So happy yet so disappointed
At mile 94 or so I was so pissed off I was ready to sit down and just wait for my knee to start feeling better. The forth or fifth person in the last three miles had just passed me asking if I was ok as I waved them on. I wasn't going to quit of course but I was trying to figure out how to be positive and it was extremely hard, when something bad happens early in a race I have just taken some time and corrected. I have never really had anything hurt so bad late in a race all alone. Probably won't be the last time so I had best do a better job next time. Let me start a little earlier, just wanted to throw in some dramatic flair as I was happy with 85% of this race.
I wish I could start somewhere near the beginning, I can't really remember why I wanted to run 100 miles. I think part of it is I don't like going to races and doing the hardest part of it (e.g. doing a 50k at a 50k / 100k event), just something about how I have wired myself recently (yes I have a problem). Another reason is I really admire the folks that can do this and I wanted to try, I am still nowhere in my friends league, they are more accomplished runners but I am going to get better at this come hell or high water, having a 100 mile under my belt now gives me a better appreciation for the highs and lows and what to take care of or what works for me. I know every race is different, but it is a start.
I met with my friend / mentor / coach John Burton at the beginning of the year to go over the race / training schedule leading up to this because this was my "A" race. I wanted a pretty first 100, in retrospect that probably wasn't the best strategy, I have a history of bad first ultra distance picks though, nothing ever super easy. SOB 50k race in Ashland Oregon last July being my first ultra wasn't easy starting at 6500 feet (I thought it was going to start at Ashland - lesson learned), then North Face 50m in Marin 10,000 feet of climb and soooo cold all day. None of these are the hardest in their class but they sure don't seem like a beginners courses. This 100 falls right in line, starting at 8500 feet with 19,000 feet or so of climb not the hardest, but not a good starter 100 (if there is such a thing).
Here are some of the pictures that made me think this was a good idea :). Beautiful course!
Once I decided then we started to work around a family vacation with it, I mention it to Dana and he and the family were in as well. It was going to be great fun, we could do some hiking and sightseeing in both Zion and Bryce so we rented a house between both of them.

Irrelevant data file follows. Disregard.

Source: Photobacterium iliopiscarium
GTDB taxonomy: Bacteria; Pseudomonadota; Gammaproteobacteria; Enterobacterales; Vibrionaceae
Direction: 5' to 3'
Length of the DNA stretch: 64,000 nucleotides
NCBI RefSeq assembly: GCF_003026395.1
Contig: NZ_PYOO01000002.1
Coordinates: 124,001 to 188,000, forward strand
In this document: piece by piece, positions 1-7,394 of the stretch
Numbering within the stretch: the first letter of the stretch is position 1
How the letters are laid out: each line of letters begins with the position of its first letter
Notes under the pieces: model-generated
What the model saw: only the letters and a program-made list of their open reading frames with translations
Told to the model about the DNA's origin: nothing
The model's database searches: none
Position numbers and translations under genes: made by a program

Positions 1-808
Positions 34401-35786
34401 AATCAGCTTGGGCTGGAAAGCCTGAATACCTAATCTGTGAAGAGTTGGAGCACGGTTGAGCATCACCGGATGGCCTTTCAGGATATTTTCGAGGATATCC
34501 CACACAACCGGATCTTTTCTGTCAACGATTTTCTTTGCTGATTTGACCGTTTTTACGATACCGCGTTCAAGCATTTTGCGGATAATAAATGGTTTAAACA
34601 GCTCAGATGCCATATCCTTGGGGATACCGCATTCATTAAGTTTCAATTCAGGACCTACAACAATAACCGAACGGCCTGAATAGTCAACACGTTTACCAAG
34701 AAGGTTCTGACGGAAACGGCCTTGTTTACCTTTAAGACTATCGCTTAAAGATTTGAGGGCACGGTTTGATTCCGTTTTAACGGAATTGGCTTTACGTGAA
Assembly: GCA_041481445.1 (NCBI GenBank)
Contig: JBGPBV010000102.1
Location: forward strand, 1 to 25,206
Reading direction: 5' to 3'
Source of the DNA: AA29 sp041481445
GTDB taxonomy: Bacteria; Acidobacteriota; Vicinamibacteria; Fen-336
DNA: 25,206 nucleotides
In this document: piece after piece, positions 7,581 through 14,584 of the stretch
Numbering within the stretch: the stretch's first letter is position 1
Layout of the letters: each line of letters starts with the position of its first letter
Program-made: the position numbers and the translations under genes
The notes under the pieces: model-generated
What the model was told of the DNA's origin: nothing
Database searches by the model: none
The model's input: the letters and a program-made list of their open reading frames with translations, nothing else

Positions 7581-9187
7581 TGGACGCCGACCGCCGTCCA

Training (both races and weekly running) went well no significant injuries or issues. Since this is my first ultra year, it has been exciting getting personal bests (PBs) every time I did a race, I know this can't continue too much longer, so enjoy it while it lasts. My biggest 3 weeks before Bryce I combined to do 240 miles with over 45k of climbing, I felt pretty good about this, I know it isn't as much as some veteran racers put in but my goal was finishing so "better undertrained than injured." (jb quote to me)
Taper weeks are pretty interesting, hard to slow your training after running so much for the previous weeks. We started our road trip to Utah getting there about 4 days before the race, exactly the wrong time according veteran ultra runners, but no choice. We went on a few hikes crazy beautiful at Zion and Bryce! Here are a few more pictures;
Packet pickup went well, I also dropped off my drop bags hoping I got things right. I made 6 drop bags, 3 larger ones for the last 3 aid stations (except one at 45/55), and 3 baggies with just bare bones supplies for the first / last aid stations. I was able to deliver the drop bag stuff that Satchin had given me, we chatted for a bit and hopefully able to meet at the start. I went to bed early and was able to get some sleep (rare, but I hadn't been sleeping well a few nights before), Dana got up early with me the morning of the race and we made the drive to the start.
There was a lot of milling around the fire barrels, I have decided that ultra runners are the nicest folks ever except when jockeying for a spot in front of a fire pit :) This is when Sachin and I met up trying to stay warm in front of a fire barrel. Sachin had been beating up Mission Peak hard to get ready for this. The 50 milers and 100 milers started at 6am so a few minutes before we milled over to the start and started out running together. He was great to remind me to slow down at the beginning. I wanted to slow the first 50 miles quite a bit, since the altitude at the start was 8500 and went from 7500 to 9000 or so and this was my first race at this altitude I was shooting for 12 hours (2 hours slower than my 50 mile pace).